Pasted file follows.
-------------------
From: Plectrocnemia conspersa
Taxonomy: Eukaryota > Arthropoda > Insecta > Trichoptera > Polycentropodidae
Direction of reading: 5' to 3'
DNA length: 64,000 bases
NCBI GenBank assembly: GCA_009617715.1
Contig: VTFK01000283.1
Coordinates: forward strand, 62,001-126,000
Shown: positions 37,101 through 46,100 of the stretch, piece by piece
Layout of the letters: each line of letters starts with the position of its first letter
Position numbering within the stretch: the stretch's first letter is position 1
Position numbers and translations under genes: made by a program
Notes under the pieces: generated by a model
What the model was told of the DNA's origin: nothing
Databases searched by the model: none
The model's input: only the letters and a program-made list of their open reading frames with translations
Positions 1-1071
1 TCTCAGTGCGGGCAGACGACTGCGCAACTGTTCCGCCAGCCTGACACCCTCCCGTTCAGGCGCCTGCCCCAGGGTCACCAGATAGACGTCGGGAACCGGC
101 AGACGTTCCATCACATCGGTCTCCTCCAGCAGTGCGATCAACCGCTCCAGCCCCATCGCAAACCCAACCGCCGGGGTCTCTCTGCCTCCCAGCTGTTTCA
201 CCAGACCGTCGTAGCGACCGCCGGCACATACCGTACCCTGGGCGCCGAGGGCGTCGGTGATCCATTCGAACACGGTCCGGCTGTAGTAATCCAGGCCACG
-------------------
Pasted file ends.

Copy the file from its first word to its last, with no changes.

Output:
From: Plectrocnemia conspersa
Taxonomy: Eukaryota > Arthropoda > Insecta > Trichoptera > Polycentropodidae
Direction of reading: 5' to 3'
DNA length: 64,000 bases
NCBI GenBank assembly: GCA_009617715.1
Contig: VTFK01000283.1
Coordinates: forward strand, 62,001-126,000
Shown: positions 37,101 through 46,100 of the stretch, piece by piece
Layout of the letters: each line of letters starts with the position of its first letter
Position numbering within the stretch: the stretch's first letter is position 1
Position numbers and translations under genes: made by a program
Notes under the pieces: generated by a model
What the model was told of the DNA's origin: nothing
Databases searched by the model: none
The model's input: only the letters and a program-made list of their open reading frames with translations
Positions 1-1071
1 TCTCAGTGCGGGCAGACGACTGCGCAACTGTTCCGCCAGCCTGACACCCTCCCGTTCAGGCGCCTGCCCCAGGGTCACCAGATAGACGTCGGGAACCGGC
101 AGACGTTCCATCACATCGGTCTCCTCCAGCAGTGCGATCAACCGCTCCAGCCCCATCGCAAACCCAACCGCCGGGGTCTCTCTGCCTCCCAGCTGTTTCA
201 CCAGACCGTCGTAGCGACCGCCGGCACATACCGTACCCTGGGCGCCGAGGGCGTCGGTGATCCATTCGAACACGGTCCGGCTGTAGTAATCCAGGCCACG